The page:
I've been using Postgres 14 successfully, but now I'm stumped. I have a database and schema abc which has tables.

\c abc
\dt     -- shows tables

I made a new database/schema xyz, but I cannot see the tables I made:

\c xyc
Did not find any relations.

If I use PgAdmin4 I can see xyz's tables. If I use DbVisualizer I can see xyz's tables. But if I use psql all I get is Did not find any relations. It doesn't seem to matter if I am user postgres or myself (also superuser) in psql. I created those xyz tables in PgAdmin4. Was that a mistake? I've tried changing the owner of all the objects in the database or schema xyz, but no matter what I try, I just can't "see" them if I'm using psql.

Not sure if this sheds any light:

xyz-# \conninfo
You are connected to database "xyz" as user "postgres" via socket in "/tmp" at port "5432".
xyz=# \l
                 List of databases
   Name    |  Owner   | Encoding |  Collate   |   Ctype    |   Access privileges   
 xyz       | postgres | UTF8     | en_US.utf8 | en_US.utf8 | =Tc/postgres         +
           |          |          |            |            | postgres=CTc/postgres
 abc       | postgres | UTF8     | en_US.utf8 | en_US.utf8 | 
  • 1
    Databases contain schemas in PostgreSQL, unlike MySQL where they are 2 names for the same object. You won’t be able to view one database’s schemas/tables/etc. while connected to another.
    – dwhitemv
    Commented Oct 14, 2021 at 19:48
  • @dwhitemv But if I do \c xyz, doesn't that connect me to the xyz database and its schema? I've created databases in PostgreSQL before, this is the first time this happened to me.
    – gknauth
    Commented Oct 14, 2021 at 19:58
  • Maybe the difference was before I used something like DbVisualizer to create databases and tables, and it must have been doing some magic for me, whereas when I used PgAdmin4 to create this latest database, somehow the magic was missing.
    – gknauth
    Commented Oct 14, 2021 at 20:00
  • 2
    "doesn't that connect me to the xyz database and its schema?" - it connects you to the database which in turn can contain many schemas. So "connect to its schema" isn't really a thing. Why MySQL calls a "database" is in reality a "schema" in the SQL standard (and Postgres).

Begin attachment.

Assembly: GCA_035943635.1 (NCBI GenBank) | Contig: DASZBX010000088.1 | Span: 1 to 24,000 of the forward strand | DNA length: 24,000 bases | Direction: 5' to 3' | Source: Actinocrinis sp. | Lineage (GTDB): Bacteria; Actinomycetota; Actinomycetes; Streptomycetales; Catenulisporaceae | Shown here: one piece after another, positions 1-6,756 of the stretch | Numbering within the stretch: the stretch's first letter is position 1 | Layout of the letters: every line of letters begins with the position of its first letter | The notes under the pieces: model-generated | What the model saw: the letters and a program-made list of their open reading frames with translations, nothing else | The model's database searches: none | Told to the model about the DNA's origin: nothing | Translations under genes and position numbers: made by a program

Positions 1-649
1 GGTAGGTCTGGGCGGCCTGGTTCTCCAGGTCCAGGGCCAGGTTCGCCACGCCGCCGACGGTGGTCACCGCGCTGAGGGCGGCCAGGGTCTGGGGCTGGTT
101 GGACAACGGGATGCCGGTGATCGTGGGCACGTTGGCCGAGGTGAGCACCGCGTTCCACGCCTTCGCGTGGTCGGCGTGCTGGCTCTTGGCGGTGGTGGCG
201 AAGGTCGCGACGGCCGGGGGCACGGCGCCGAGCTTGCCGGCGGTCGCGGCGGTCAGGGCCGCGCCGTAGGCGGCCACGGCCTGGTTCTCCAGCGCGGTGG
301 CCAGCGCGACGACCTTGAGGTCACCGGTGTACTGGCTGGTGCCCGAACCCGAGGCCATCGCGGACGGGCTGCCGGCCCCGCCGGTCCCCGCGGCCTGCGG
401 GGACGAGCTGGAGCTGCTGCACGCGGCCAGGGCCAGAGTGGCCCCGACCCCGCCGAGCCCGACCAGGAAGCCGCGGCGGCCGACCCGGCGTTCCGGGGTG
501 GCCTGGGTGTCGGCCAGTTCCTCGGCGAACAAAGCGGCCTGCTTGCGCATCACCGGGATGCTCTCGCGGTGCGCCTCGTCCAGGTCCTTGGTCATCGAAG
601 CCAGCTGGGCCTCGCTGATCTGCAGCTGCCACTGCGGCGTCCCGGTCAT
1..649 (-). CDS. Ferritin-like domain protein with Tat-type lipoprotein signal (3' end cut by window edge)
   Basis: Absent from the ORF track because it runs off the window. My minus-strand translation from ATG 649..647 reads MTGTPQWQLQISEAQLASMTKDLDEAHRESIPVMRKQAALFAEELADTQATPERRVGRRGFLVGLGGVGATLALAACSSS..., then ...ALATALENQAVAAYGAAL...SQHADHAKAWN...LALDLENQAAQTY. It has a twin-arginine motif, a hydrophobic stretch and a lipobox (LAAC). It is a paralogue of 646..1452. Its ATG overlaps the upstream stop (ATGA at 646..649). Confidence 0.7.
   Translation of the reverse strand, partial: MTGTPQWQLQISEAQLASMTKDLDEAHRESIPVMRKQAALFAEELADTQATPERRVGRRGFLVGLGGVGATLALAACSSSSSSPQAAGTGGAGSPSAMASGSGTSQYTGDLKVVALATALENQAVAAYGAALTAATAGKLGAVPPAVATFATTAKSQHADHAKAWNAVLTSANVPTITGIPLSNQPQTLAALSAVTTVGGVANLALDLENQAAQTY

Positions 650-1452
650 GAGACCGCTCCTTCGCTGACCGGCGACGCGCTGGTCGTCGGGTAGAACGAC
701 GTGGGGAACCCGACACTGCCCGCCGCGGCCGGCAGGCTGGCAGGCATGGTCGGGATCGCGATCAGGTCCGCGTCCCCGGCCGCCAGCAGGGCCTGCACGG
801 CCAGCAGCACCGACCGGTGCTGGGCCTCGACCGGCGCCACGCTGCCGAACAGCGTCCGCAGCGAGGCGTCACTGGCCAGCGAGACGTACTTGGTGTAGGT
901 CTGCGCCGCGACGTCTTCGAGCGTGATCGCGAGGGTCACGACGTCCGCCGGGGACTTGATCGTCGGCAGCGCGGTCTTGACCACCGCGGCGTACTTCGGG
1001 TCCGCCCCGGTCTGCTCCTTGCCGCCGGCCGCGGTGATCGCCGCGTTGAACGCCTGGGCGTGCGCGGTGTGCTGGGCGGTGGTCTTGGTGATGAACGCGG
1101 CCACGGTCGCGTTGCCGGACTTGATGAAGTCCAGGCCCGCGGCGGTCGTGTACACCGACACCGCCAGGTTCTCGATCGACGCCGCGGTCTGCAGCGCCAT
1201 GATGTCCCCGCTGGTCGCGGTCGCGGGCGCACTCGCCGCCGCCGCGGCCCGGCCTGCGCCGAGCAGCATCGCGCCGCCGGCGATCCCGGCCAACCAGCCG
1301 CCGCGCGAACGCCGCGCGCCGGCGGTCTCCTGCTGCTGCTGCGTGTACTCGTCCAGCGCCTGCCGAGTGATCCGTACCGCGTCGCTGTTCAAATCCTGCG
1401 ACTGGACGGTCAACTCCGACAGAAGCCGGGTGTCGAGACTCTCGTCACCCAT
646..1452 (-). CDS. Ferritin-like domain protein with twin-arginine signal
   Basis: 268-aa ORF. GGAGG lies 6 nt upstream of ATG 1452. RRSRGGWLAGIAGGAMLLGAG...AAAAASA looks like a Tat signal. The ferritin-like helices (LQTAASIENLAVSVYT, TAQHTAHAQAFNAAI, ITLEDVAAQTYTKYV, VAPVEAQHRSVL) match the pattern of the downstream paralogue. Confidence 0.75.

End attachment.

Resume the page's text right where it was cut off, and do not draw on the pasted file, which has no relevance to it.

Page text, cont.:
– user1822
    Commented Oct 15, 2021 at 5:21

2 Answers 2


I think you've answered your own question, but here are some observations.

  • From the question, I suspect that the abc database had all of its tables created in the default public schema, while the xyz database has its tables created in the xyz schema. Since public is part of the default search path, psql could find abcs tables successfully while in xyz you had to modify search_path.

  • I suggest reading the documentation on how databases, schemas, and tables fit together.

  • \c does not connect to a schema, it connects to a database. This is an important distinction.

  • search_path defines the order in which schemas are searched when accessing unqualified object names. Objects can always be schema-qualified (i.e, xyz.table1 will find table1 in schema xyz but table1 by itself will use search_path)

  • \d and similar commands can discover objects using search_path, but it does not necessarily mean undiscovered objects are inaccessible. As you found, you can access objects using schema-qualified identifiers even if \d et. al. doesn't list them. Relevant quote from the psql manpage under Patterns (bold mine):

    Whenever the pattern parameter is omitted completely, the \d commands display all objects that are visible in the current schema search path — this is equivalent to using * as the pattern. (An object is said to be visible if its containing schema is in the search path and no object of the same kind and name appears earlier in the search path. This is equivalent to the statement that the object can be referenced by name without explicit schema qualification.) To see all objects in the database regardless of visibility, use *.* as the pattern.

  • SET commands are session-local and never saved.

  • ALTER DATABASE .. SET search_path only affects new sessions, you would have to reconnect to see the updated path.


I saw this answer and it partially solved the problem I was having ("The relations appear to be missing because Postgres does not copy the search_path to the new database").

That is, I can see the tables like this:

xyz= \dt xyz.*

but not like this:

xyz= \dt

I tried setting the search path, currently:

"$user", public


public, xyz

which is the way the other one looks (the one that works), but the setting didn't stick.

UPDATE This worked:

xyz=# set search_path to xyz,public;
xyz=# show search_path;
 xyz, public
(1 row)

xyz=# \dt
       List of relations
 Schema |        Name        | Type  |  Owner  
 xyz    | aircraft           | table | myname
 xyz    | pilot_availability | table | myname
 xyz    | pilots             | table | myname
 xyz    | sorties            | table | myname
 ...    | ...                | table | myname

Unfortunately, it appears setting the search_path does not stick. I have to set it every time I start psql, for this xyz database/schema.

But this seems to have made the setting stick:

alter database xyz set search_path = xyz, public;
  • Set it in your ~/.psqlrc or similar.
    – Vérace
    Commented Oct 14, 2021 at 21:31
  • This should be the accepted answer, for the information regarding xyz= \dt xyz.*. Commented Jul 24, 2022 at 18:57

Your Answer

By clicking “Post Your Answer”, you agree to our terms of service and acknowledge you have read our privacy policy.

Not the answer you're looking for? Browse other questions tagged or ask your own question.